Headache After Wisdom Teeth Removal. Why and How You Can Reduce It.

The wisdom teeth, which are the third molars and the last set of teeth to grow, are a common yet problematic group of teeth. More often than not, there is insufficient space in the mouth for the wisdom teeth to grow. When this happens, the wisdom teeth becomes impacted.

As such, removing the wisdom teeth is a common surgical procedure that many people go through as a preventative measure. However, for some people, the recovery process is not without its fair share of discomfort and pain.

If you are currently experiencing a headache just after having your wisdom teeth removed, do not worry as they are a particularly common symptom experienced by patients. The degree of headache can range from mild to severe and can last for days or even weeks after the procedure.

In this article, we will explore the possible cause of headache after wisdom teeth removal, as well as possible treatments and preventive measures. Whether you’re facing this issue yourself or seeking information for a loved one, you’ll find helpful insights and tips for managing postoperative headaches.

Reasons Behind Headache After Wisdom Teeth Removal

There are several reasons why you may be experiencing a headache, and the combination of these factors can affect the severity of the symptom.

Firstly, it may be due to the narcotics that was given to you post-surgery as a pain reliever. Sometimes, doctors would prescribe opioids or narcotic pain relievers to treat post-surgery pain. However, these prescription drugs may lead to addiction and overdose among patients who consume it for an extended period to treat chronic pain. Even in the short term, patients may suffer from negative side effects such as confusion, nausea, sleepiness, sweating, headache, and dry mouth.

Secondly, it may be due to a dry socket. A dry socket is a medical complication that happens when the blood clot fails to clot properly or is dislodged from the cavity where the tooth was removed. When this occurs, the underlying bones and nerves are exposed and easily irritated. This can cause severe pain, bad breath, an unpleasant taste in the mouth and headache.

Dry socket complication after wisdom teeth removal | Source: WikiHow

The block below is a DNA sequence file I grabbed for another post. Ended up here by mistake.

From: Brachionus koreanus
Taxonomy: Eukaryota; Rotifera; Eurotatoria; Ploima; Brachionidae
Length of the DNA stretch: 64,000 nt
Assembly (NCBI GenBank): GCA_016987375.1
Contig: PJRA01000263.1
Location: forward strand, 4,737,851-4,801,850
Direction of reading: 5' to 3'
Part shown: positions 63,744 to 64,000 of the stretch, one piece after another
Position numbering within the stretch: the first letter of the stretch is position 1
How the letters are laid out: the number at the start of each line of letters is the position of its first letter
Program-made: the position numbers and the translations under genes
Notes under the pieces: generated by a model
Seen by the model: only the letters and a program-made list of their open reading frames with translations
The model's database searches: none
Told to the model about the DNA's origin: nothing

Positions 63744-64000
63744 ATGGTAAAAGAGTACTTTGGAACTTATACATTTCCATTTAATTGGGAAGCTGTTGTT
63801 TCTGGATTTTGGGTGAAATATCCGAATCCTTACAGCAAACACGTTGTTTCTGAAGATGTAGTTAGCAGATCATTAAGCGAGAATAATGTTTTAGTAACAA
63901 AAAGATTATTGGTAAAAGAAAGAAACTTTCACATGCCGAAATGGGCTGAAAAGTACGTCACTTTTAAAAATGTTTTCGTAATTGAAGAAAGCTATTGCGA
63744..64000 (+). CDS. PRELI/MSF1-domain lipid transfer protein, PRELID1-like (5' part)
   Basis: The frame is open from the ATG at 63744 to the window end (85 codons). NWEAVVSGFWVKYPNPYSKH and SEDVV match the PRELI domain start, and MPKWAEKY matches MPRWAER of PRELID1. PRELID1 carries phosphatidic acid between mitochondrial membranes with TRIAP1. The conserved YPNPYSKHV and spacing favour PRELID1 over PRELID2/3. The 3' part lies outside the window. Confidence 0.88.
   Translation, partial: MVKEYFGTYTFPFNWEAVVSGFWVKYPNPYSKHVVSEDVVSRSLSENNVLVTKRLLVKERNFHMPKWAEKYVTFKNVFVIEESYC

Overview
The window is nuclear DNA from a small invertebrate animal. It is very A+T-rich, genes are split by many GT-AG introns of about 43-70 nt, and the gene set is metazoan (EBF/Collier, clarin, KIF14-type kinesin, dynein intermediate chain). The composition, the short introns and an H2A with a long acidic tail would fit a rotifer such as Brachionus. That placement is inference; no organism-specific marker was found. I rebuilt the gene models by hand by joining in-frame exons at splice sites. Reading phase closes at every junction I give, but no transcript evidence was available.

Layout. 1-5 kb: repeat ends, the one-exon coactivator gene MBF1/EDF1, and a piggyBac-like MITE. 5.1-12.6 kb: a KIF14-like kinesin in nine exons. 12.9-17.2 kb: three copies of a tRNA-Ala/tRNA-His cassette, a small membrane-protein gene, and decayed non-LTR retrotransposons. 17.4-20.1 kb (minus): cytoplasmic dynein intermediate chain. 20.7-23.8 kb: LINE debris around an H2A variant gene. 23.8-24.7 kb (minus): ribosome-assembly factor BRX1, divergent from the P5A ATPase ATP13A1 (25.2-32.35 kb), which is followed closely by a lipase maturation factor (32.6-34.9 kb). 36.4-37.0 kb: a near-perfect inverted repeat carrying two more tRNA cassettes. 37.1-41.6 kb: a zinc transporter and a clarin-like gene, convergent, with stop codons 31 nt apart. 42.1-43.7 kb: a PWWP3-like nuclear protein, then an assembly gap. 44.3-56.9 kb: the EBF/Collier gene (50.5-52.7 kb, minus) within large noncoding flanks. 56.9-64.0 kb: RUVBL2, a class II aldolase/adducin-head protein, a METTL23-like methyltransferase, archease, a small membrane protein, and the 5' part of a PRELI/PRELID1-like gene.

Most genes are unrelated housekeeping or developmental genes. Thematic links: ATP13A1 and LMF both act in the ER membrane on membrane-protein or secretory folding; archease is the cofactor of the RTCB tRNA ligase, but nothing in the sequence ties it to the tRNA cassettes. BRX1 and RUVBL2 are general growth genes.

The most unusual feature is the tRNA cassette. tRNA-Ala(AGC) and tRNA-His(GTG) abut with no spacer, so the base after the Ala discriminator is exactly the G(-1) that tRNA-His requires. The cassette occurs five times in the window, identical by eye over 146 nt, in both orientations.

Thirdly, the headache one experiences immediately after your wisdom teeth surgery may be due to the anesthesia. While it is uncommon for people who had local anaesthesia to experience headache, fatigue or pain, it may still happen to a small group of patients.

Fourthly, it may be signs of an infection. During an infection, inflammation occurs in the affected gum area, triggering the release of pain-causing substances which leads to headache. Patients will also experience other symptoms such as nausea, fever, sensitivity to light and sound, and extreme pain around the infected area. If not treated in time, the infection may progress to other parts of the gum and trigger life-threatening conditions to the patients.

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Last but not least, the headache may be due to temporomandibular joint (TMJ) disorders, which is caused by the removal of the wisdom teeth. The temporomandibular joint is the joint that connects the lower jaw to your skull. In general, any situations or conditions that prevents the jaw joint from functioning well can be considered as a TMJ disorder. The disorder can be caused by different actions and behavior including trauma, a blow to the joint area, an improper bite, and general wear and tear. In fact, a 2014 study revealed that out of the 801 participants, 27% of them reported TMJ disorders after their wisdom teeth removal. When the disorder occurs, individuals will suffer from a range of symptoms including pain in the jaw, difficulty chewing, limitations in the opening and closing of the mouth, and headache.

Relieving the Headache

There are several ways to relieve the throbbing headache you are experience after wisdom teeth removal:

  1. Over-the-counter pain relievers: Instead of using opioids to manage pain, opt for over-the-counter pain relievers such as ibuprofen (advil) or acetaminophen (tylenol) to relieve the pain. These pain relievers are not addictive and carry less risks of negative side effects than opioids.
  2. Ice or heat compress: Applying a cold compress to the affected area for 10 to 15 minutes at a time, twice a day. This can help to reduce inflammation which will alleviate the headache. You can also try a warm compress for a similar effect.
  3. Hydration: Drink plenty of water to help keep headaches at bay. In fact, dehydration is a leading cause of chronic headache.
  4. Rest: Get plenty of rest and avoid strenuous activity for the first few days after your surgery. This will improve the quality of the recovery process and eliminate any headache you may have.
  5. Massage: Gently massage your temples and neck to relieve tension and discomfort.
  6. Avoid caffeine and alcohol: Both caffeine and alcohol can contribute to headaches and should be avoided.

If your headache persists or becomes more intense, it important to contact your dentist or oral surgeon for a further evaluation and to come up with the possible treatment plans.. In rare cases, headaches can be a sign of a more serious issue, so it is important to seek medical attention if you experience any unusual symptoms.